A recent study published in the journal Science found that the Earth has actually risen about 0.16 inches in the past 18 months because of the extreme loss of groundwater. The drought is particularly devastating for California's enormous agriculture industry and will cost the state $2.2 billion this year, cutting over 17,000 jobs in the process.

       

    Meteorologists blame the drought on a large zone (almost 4 miles high and 2,000 miles long) of high pressure in the atmosphere off the West Coast which blocks Pacific winter storms from reaching land. High pressure zones come and go, but this one has been stationary since December 2012.

    Darin Epperly

    Your summer in extreme weather

    Great Plains tornadoes

    From June 16-18 this year, the Midwest was slammed by a series of four tornadoes, all ranking as category EF4--meaning the winds reached up to 200 miles per hour. An unlucky town called Pilger in Nebraska was hit especially hard, suffering through twin tornadoes, an extreme event that may only occur every few decades. The two that swept through the town killed two people, injured 16 and demolished as many as 50 homes.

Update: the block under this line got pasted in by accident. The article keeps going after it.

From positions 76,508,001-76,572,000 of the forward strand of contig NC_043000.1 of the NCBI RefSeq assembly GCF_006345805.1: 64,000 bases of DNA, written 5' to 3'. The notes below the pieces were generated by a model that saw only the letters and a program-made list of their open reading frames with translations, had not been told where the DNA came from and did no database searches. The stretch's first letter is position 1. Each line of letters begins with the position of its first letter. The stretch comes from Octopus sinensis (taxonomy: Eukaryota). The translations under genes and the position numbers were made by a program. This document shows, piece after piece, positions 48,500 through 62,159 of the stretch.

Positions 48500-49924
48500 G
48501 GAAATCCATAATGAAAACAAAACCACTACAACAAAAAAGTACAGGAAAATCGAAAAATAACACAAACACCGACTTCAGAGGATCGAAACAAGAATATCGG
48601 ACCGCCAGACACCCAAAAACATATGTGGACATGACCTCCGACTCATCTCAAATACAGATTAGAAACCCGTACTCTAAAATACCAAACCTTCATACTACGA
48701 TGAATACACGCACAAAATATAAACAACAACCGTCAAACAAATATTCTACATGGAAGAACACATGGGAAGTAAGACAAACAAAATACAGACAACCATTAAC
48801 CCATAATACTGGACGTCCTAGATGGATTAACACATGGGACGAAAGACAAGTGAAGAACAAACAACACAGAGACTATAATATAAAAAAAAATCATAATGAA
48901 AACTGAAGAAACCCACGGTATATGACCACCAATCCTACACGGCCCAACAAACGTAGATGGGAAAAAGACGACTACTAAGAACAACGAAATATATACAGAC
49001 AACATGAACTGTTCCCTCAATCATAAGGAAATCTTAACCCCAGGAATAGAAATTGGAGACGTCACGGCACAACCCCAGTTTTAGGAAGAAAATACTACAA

"It was terribly wide," local resident Marianne Pesotta said to CNN affiliate KETV-TV. "I drove east [to escape]. I could see how bad it was. I had to get out of there."   

    But atmospheric scientist Jeff Weber cautions against connecting these events with climate change. "This is not a climate signal," he said in an interview with NBC News. "This is a meteorological signal."

    AP/Detroit News, David Coates

    Your summer in extreme weather

    Michigan flooding